Tuesday, December 13, 2016
"I heard something. What was it?"
Horror is subjective. Spiders scare some people, while serial killers scare others. There are very few universal scares save for maybe death and Shadows on the Grave #1 from Dark Horse Comics has that in spades. The issue is written and illustrated by Richard Corben.
The master of supernatural horror is back with bizarre tales of terror in his signature black-and-white style. Running through the entire series is the continuing story of Corben’s new warrior character, Denaeus, reminiscent of his best-loved creation, Den from the classic Heavy Metal series.
Corben breaks Shadows on the Grave #1 into four short stories: “Strung Along” about a mcreepy puppet show, “Roots in Hell” about a shipwrecked couple, “For Better or Worse” about an incomplete murder and “Denaeus: Dreams and Portents” which takes place in Ancient Greece and will continue. Each of the four stories is unique in that Corben manages to find a way to make them each sufficiently creepy in various ways. Corben is a master of crafting horror tales that send shivers down your spine and he does so without being overtly graphic. The four stories also seem to focus on duos and their relationships with one another--Corben emphasizes that certain relationships can bring solace while others can bring pain. The stories are also very vague in their resolution, partly because they're short stories contained within something of an anthology, but also partly because Mag the Hag gives the reader plenty of set-up.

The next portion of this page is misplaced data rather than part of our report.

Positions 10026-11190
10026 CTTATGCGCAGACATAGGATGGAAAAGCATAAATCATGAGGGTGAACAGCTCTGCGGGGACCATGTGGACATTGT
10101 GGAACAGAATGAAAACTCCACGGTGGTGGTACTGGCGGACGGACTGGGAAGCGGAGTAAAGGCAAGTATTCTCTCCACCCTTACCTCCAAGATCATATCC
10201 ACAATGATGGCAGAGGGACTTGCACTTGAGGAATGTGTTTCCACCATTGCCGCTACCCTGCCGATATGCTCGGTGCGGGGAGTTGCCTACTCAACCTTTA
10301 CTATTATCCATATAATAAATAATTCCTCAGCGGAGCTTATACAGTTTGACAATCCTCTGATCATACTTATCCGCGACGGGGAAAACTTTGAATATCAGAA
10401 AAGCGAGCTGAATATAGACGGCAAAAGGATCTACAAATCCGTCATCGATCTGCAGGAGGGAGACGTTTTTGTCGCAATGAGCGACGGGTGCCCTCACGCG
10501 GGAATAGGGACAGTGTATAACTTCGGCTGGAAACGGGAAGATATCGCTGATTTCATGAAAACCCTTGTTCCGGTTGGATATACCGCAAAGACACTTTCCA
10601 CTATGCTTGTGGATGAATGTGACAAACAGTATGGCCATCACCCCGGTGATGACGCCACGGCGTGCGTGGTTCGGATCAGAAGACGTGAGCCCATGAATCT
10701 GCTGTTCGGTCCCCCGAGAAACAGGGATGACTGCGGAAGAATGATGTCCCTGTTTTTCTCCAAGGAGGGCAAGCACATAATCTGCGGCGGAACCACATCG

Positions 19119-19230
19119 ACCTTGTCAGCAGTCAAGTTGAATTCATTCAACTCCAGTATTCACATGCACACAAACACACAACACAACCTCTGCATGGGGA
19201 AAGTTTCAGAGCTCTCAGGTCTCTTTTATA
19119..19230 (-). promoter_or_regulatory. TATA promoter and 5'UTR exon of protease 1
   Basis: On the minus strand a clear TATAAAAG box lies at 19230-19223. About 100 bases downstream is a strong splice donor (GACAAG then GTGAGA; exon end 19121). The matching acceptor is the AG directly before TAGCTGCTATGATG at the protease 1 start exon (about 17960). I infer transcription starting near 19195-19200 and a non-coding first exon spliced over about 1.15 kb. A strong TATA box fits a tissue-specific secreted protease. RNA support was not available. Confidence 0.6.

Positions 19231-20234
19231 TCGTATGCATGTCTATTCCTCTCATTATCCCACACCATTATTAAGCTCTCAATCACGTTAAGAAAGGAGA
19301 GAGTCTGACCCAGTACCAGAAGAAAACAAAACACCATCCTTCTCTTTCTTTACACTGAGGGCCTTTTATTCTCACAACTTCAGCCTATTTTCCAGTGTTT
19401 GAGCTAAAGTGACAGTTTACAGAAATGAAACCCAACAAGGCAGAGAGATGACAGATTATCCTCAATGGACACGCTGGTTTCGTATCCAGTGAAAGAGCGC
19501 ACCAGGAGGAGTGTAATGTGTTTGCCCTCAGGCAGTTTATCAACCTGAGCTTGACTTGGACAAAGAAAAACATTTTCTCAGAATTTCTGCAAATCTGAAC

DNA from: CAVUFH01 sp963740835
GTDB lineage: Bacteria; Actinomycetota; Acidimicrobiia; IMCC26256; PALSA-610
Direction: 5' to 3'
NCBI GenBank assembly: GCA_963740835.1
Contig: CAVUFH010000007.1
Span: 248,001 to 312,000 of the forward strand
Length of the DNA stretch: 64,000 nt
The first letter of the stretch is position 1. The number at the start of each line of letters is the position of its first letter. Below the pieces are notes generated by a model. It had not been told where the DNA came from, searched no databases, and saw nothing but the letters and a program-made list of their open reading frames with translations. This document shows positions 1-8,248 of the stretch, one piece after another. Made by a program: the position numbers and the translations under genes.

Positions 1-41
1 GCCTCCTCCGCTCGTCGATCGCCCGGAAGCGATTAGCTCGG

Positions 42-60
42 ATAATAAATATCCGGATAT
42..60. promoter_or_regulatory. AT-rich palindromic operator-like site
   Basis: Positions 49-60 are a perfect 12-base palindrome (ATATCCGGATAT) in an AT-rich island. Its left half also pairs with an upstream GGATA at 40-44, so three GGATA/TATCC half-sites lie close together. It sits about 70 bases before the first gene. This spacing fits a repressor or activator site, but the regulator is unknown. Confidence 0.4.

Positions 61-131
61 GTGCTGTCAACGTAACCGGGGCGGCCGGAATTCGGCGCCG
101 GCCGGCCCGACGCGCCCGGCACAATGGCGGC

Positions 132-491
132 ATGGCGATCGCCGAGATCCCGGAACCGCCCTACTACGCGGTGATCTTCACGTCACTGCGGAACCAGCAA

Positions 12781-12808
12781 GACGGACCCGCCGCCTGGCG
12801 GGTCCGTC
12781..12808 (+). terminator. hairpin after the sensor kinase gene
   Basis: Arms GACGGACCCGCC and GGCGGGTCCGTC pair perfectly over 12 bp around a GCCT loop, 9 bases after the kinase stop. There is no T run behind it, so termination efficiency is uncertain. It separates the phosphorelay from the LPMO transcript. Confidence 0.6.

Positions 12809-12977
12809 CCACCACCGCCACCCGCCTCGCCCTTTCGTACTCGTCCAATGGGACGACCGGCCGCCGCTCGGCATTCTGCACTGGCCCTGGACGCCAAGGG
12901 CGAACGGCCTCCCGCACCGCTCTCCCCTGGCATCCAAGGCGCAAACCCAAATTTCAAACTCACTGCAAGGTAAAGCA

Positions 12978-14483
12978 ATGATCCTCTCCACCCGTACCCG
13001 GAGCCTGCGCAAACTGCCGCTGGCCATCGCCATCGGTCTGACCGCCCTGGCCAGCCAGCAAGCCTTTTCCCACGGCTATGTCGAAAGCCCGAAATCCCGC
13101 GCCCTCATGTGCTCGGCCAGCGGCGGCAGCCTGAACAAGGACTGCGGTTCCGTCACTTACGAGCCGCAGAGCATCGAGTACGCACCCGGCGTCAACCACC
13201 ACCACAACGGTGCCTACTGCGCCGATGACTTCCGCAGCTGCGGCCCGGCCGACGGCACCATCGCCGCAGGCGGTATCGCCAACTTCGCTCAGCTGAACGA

What really makes stories by Corben so creepy is his artwork and its attention to the macabre. Corben's characters in Shadows on the Grave #1 are sufficiently grotesque in physical appearance, lending themselves to the eerie vibe of the book. Even the seemingly happy couple in "Roots in Hell" have a look about them that gives the reader the impression that something bad has already happened to them. Corben excels at using his artwork to paint the world in a less than flattering light that is alarmingly effective in furthering the vile atmosphere. The black and white finish for the book furthers this atmosphere, with even Mag the Hag giving the reader an introduction about the use of black/white/grey tones for effect.
Shadows on the Grave #1 is a pretty unsettling collection of short comics that hits all the right, terrifying notes. The characters in each story are all faced with an improbable horror that requires them to make unsettling decisions--the consequences of which bear out in different ways. Corben's script is chilling in its delivery, but is buoyed by the somewhat surprisingly "cheerful" mood of Mag the Hag. His artwork is uncomfortable in that it gives the reader a sense of unpleasantness that's reflective of the stories themselves. Shadows on the Grave #1 is another fantastic work by a master in horror that will haunt your day.
Shadows on the Grave #1 is available now.